The Venom in the Veins of Modern Success

Manchester United is 2:1 down. Paul Pogba has the ball on his feet and is making a run into the enemy eighteen yard box. Mikhitaryan is in a better position to score but the Frenchman denies the Armenian a pass, opting to shoot for goal but can’t convert his attempt.

Pogba’s selfishness squandered that big chance and brought down United’s hopes for silverware. Had he opted otherwise, the Red Devils may have ended the season with something in their hand.

Selfishness is the state of being excessively or exclusively concerned for oneself or one’s own advantages, pleasure or welfare without regard whatsoever for the interests of others.

From the religious and moral perspective, selfishness is an outright vice. However, the philosophy and psychology of success view it rather differently. John Locke is among thinkers who argued that selfishness is a social virtue and a root for social progress.

Propounding that excessive concern for self has fueled divergent views within religion, testing human tolerance. It has charged contradistinctional ideas in philosophy, psychology, economy, evolutionary contexts and political contexts, increasing the bulk of knowledge and engineering the great multimillion dollar education industry. 

In recent years, jealousy, the epitome of selfishness has been instrumentally indispensable in hitech acceleration in the  fields of Information Communication Technology and the automobile. Thus easing transport and communication, even giving them a touch of convenience, efficiency and speed.

Music, film and sports have witnessed exciting developments because of this super effective fertilizer, selfishness. The acid desire for success in this fields of entertainment and others not named is catalyzed by a me first me all attitude.

However, the merits of selfishness there above and wherever else they may be do not give it the magnitude required to qualify it as a social gem.

Wars and conflicts; political or economic or religious, social or cultural, and acts of corruption; moral and in kind are offsprings of selfishness. These beget holocaust, genocide, massacre and poverty and the pandemic AIDS status.

In all fields characterized by competition, but especially in politics, selfishness is an almost ‘necessary evil’. It produces bitter jealousy, hatred, torture and fatally death. The volatile political atmospheres of many young democracies in majority of Africa, Asia, the Middle East and South America can testify to this.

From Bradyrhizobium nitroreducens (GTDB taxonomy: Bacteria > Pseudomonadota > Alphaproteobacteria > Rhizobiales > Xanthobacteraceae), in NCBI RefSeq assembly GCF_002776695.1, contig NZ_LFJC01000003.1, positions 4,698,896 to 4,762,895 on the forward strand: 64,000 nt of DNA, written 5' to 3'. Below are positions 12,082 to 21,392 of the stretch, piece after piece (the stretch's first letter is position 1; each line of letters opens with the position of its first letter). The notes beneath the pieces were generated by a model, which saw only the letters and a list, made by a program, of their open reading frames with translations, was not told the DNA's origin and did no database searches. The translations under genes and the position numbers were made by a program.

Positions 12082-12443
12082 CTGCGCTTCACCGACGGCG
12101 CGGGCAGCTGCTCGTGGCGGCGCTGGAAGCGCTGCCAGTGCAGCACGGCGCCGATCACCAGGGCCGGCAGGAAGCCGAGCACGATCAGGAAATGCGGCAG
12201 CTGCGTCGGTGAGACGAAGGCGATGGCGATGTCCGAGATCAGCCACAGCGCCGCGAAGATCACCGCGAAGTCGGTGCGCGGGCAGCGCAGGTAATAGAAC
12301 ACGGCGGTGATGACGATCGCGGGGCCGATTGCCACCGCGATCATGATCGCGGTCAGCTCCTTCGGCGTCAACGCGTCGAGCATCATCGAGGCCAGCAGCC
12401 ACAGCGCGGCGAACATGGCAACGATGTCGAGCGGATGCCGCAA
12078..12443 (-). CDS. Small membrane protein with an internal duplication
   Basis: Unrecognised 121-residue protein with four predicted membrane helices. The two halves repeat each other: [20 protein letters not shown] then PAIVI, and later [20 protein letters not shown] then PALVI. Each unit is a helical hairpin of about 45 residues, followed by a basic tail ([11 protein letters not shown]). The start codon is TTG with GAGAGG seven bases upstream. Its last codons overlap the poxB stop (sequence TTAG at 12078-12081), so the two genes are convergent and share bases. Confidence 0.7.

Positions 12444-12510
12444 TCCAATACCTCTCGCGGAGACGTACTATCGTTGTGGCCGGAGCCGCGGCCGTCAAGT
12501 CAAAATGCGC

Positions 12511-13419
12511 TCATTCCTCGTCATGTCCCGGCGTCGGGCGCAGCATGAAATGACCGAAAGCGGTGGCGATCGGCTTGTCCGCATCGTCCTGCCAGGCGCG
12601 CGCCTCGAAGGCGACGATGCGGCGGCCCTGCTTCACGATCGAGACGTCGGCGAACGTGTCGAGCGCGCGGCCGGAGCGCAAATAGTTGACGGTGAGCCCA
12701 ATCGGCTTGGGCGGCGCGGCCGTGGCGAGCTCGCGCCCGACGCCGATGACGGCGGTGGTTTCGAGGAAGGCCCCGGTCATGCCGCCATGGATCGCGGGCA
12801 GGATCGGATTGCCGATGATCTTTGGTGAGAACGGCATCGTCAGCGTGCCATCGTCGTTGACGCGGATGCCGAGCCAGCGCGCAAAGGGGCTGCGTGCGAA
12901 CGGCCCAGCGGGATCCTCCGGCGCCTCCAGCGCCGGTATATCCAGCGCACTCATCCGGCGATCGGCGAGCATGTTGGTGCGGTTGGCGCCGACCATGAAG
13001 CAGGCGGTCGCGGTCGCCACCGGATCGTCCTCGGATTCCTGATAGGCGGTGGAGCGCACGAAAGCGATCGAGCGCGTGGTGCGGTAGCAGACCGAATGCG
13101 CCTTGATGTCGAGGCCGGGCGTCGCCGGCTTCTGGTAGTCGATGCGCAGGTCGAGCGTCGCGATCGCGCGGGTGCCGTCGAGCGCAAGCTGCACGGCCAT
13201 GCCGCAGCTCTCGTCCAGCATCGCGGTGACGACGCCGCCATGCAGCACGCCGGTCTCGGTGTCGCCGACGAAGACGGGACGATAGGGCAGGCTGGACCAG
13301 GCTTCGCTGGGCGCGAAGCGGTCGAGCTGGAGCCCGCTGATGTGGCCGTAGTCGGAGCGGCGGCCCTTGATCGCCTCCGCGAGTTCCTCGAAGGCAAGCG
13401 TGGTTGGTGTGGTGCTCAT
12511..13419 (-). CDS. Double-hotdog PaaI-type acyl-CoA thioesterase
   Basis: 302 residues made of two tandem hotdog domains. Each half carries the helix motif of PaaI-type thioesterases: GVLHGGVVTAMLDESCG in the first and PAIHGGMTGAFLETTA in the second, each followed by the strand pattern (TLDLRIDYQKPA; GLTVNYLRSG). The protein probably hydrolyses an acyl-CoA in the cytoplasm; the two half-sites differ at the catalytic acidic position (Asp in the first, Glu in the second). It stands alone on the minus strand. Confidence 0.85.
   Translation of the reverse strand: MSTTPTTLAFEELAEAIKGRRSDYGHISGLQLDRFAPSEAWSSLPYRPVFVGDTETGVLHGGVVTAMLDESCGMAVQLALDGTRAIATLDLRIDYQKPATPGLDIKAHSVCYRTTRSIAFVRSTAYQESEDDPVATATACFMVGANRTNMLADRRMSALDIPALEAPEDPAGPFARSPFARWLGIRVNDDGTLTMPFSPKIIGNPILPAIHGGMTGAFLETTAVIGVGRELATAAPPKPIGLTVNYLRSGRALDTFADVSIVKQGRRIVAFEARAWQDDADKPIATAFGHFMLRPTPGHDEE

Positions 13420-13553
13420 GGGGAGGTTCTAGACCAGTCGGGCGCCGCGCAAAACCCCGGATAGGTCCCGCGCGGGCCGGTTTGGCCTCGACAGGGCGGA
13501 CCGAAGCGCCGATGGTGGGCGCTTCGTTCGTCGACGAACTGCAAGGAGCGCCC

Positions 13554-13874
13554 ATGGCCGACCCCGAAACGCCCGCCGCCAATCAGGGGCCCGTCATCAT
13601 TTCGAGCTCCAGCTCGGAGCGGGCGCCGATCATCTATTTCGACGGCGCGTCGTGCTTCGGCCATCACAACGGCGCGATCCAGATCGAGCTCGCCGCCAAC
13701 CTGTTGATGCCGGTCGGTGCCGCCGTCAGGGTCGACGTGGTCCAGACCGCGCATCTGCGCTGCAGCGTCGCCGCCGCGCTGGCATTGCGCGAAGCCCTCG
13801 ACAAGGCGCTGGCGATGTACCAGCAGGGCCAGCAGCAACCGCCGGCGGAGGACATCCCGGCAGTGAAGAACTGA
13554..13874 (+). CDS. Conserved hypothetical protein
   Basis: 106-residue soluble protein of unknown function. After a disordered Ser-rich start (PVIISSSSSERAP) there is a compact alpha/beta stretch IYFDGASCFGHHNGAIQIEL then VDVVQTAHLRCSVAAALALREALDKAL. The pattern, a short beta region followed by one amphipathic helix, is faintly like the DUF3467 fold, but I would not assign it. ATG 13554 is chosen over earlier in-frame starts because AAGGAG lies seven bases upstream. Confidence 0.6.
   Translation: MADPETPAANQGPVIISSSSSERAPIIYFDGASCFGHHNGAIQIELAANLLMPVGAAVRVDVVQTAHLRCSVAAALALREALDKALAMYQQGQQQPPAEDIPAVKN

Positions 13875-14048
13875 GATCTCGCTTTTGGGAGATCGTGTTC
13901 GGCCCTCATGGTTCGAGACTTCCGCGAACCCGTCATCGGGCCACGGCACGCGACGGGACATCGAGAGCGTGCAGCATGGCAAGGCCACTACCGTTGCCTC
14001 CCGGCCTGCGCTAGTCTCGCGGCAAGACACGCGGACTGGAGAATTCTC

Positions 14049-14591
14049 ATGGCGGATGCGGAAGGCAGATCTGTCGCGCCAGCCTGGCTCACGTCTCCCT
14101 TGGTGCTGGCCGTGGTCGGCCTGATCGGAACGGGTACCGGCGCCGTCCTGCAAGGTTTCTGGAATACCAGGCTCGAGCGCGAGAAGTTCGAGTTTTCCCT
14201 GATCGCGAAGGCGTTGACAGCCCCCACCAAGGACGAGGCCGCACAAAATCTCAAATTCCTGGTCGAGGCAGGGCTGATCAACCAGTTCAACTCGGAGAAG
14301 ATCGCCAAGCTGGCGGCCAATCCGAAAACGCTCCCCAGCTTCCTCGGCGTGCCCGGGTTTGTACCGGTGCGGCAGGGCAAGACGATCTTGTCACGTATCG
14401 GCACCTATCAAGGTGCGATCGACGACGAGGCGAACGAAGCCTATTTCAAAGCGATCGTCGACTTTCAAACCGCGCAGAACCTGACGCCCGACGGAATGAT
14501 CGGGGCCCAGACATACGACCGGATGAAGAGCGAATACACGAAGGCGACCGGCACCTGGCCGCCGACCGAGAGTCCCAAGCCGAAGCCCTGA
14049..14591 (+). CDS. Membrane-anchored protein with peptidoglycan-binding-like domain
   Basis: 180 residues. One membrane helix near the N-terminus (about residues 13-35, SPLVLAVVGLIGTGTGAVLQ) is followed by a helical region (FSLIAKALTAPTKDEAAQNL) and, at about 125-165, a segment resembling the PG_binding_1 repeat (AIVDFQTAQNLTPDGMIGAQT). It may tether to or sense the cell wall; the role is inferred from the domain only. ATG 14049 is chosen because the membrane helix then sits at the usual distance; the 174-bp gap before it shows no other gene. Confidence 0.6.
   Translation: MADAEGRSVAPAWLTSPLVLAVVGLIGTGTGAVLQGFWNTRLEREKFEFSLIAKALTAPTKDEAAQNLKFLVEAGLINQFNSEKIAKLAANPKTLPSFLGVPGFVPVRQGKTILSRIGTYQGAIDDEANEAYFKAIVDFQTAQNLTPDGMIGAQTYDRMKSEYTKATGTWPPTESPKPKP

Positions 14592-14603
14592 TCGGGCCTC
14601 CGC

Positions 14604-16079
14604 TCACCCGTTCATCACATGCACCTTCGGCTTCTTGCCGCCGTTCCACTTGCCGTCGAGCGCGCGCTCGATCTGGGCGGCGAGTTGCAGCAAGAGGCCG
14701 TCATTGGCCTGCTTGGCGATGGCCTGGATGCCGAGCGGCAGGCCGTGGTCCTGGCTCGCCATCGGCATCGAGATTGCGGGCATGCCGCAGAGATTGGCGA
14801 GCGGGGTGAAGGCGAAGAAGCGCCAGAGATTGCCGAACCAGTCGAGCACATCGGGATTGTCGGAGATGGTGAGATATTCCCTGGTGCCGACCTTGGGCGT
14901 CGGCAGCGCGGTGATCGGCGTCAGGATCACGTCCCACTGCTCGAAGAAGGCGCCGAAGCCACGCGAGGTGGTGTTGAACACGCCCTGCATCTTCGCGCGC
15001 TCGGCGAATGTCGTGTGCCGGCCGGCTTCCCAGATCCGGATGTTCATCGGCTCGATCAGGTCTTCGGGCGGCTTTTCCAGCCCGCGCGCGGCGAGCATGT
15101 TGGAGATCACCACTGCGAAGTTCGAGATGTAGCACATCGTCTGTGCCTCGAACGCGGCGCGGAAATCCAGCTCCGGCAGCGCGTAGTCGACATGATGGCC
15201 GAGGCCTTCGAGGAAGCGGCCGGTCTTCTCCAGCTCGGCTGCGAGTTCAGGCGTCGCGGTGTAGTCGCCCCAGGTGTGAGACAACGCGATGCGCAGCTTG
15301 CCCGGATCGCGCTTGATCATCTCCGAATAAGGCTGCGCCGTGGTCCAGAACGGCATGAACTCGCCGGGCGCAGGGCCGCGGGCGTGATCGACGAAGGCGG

Going back in time, the murderous inquests and witch hunt of the dark ages vividly portrays how blinding selfishness can be, even to the so called ‘servants of God who walk in His light’. 

It grieves me to hear that up to date there still survive societies, governments, religions and individuals with zero tolerance for beliefs contrary to theirs. It is a daily ache waking up to racially segreggative government policies and populist political movements awash in the media.

Humanity claims to be more civilized today than centuries ago. Planet Earth’s population teems in billions. Nowadays we live in a ‘global village’. A ‘global village’ of vain men and women of all age brackets expending themselves, some to their own financial and social dementation to paint a false picture of themselves to the world.

Someone has five thousand friends on Facebook but has hardly and will scarcely ever know let alone see any of them. Cyber crime such as bullying, fraud and sexual harassment is in the endemic. 

True, more humans are crowded in one place, physical or digital but fewer are really together and connected. Each is buried in the addictive pursuit of self first excellence.

The apostle Paul was right to counsel the Roman Christians in Romans 12:3 that they should not think more of themselves than is necessary. And in Romans 15:3 ‘…even the Christ did not please himself…’ 

Selfishness is far from a social virtue. Neither does it occupy a place in the middle. It is a vice as poisonous as the African Black Mamba. It is the venom that secretes through the veins of modern success.


What do you think?

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